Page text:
Courts apply several factors in deciding whether to stay a decision pending appeal, including whether the party seeking the stay is likely to ultimately succeed on the merits of the case, and where the danger of irreparable harm, if any, lies.

Are there other factors that could affect the appellate court’s decision whether to issue the longer-term stay?

Yes. In this case, as in the Prop 8 case, judges are keenly aware of the effect of changing the status quo. In the Prop 8 case, the judges might have one eye on the consequences of allowing thousands of same-sex couples to marry, and then having that right taken away if and when the Supreme Court were to uphold the law. We’ve already gone through this once already with marriage equality in California!

Here, of course, the situation is even messier. Openly gay and lesbian people enlisted! Investigations and discharge proceedings were suspended! But since Judge Phillips’s decision was overturned, what now? All of these men and women might be kicked out. Those enlisting could argue, plausibly, that they can’t be punished for speaking while the injunction against the law was in effect, but the hard fact is that the military will now have the information, and might then go looking for other, independent information that could result in investigation and discharge.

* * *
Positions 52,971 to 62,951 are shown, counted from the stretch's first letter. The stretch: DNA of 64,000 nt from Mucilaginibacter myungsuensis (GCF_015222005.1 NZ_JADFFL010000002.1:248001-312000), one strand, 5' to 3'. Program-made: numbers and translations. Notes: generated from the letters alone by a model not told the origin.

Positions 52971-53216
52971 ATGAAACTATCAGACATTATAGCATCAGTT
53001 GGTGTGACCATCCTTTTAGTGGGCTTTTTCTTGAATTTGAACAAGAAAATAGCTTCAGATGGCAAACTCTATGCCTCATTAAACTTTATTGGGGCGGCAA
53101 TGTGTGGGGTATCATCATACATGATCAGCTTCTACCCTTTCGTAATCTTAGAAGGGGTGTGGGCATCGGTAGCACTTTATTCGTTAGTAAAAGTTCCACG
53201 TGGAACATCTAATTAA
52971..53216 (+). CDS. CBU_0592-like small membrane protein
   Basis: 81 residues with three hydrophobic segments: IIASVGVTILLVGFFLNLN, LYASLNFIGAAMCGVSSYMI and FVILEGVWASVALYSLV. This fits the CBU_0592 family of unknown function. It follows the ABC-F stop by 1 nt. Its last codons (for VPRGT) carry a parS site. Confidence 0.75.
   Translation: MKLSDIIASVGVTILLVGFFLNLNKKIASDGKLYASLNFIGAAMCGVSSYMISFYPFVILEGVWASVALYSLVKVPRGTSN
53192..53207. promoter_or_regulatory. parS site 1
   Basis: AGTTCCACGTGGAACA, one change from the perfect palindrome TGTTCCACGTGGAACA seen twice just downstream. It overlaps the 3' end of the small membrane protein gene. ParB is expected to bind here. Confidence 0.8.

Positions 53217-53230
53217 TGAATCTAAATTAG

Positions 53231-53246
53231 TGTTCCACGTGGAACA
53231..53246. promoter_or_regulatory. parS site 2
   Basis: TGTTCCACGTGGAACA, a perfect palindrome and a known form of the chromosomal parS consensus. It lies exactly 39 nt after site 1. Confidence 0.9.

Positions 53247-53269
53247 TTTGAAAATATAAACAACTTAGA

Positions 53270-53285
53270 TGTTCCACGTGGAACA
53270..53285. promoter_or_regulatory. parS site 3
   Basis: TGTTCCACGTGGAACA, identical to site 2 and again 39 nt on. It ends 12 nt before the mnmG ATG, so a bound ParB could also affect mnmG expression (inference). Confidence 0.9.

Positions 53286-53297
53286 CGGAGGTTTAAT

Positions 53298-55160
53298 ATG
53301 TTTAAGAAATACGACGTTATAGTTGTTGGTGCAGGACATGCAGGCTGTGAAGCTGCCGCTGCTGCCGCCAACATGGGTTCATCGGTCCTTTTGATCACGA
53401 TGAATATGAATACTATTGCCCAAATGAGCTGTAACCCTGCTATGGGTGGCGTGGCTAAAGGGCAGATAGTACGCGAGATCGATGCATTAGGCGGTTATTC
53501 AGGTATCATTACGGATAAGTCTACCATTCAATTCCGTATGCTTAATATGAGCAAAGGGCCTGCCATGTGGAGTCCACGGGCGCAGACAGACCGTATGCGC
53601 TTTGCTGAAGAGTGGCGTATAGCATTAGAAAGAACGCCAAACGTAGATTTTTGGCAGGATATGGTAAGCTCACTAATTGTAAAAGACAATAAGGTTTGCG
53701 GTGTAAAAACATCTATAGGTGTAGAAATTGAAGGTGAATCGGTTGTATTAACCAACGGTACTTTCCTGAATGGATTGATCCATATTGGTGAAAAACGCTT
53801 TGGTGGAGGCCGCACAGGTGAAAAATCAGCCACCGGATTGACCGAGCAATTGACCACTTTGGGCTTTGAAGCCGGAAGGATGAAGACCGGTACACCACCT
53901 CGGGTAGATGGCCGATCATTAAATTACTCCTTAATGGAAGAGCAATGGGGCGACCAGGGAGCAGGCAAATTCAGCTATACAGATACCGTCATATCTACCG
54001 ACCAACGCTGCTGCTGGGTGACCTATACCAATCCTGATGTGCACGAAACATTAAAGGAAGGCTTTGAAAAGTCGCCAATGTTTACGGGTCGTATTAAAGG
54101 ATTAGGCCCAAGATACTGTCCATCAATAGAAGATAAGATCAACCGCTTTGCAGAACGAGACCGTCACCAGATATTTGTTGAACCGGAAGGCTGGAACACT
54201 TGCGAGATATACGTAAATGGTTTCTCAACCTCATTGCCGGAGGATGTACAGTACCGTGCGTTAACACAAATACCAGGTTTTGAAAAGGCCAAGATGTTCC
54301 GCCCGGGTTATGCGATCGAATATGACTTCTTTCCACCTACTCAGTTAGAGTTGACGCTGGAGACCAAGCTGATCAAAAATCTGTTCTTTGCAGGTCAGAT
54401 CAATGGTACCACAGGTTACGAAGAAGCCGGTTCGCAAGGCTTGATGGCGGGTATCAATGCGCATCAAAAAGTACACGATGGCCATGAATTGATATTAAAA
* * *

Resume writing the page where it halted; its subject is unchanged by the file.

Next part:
In other words, what now look like brave actions in enlisting, or coming out while in the service, could turn out to be costly.

Oh, and one other factor: The Ninth Circuit might be looking over its shoulder at the Supreme Court, which could grant the stay if the appellate court doesn’t.

What about the pending legislation to repeal DADT? How, if at all, will (or should) that figure into what happens in the courts?

This is where the situation gets especially complex, and especially frustrating for the Obama Administration. The judge’s world-wide injunction was an unexpected earthquake, complicating the carefully calibrated plan for legislative repeal, and embarrassing the Administration into having to defend a law that it’s working so hard to get rid of. What arguments will they make on appeal, given that the trial court found that the policy violated LGBT service members’ fundamental rights?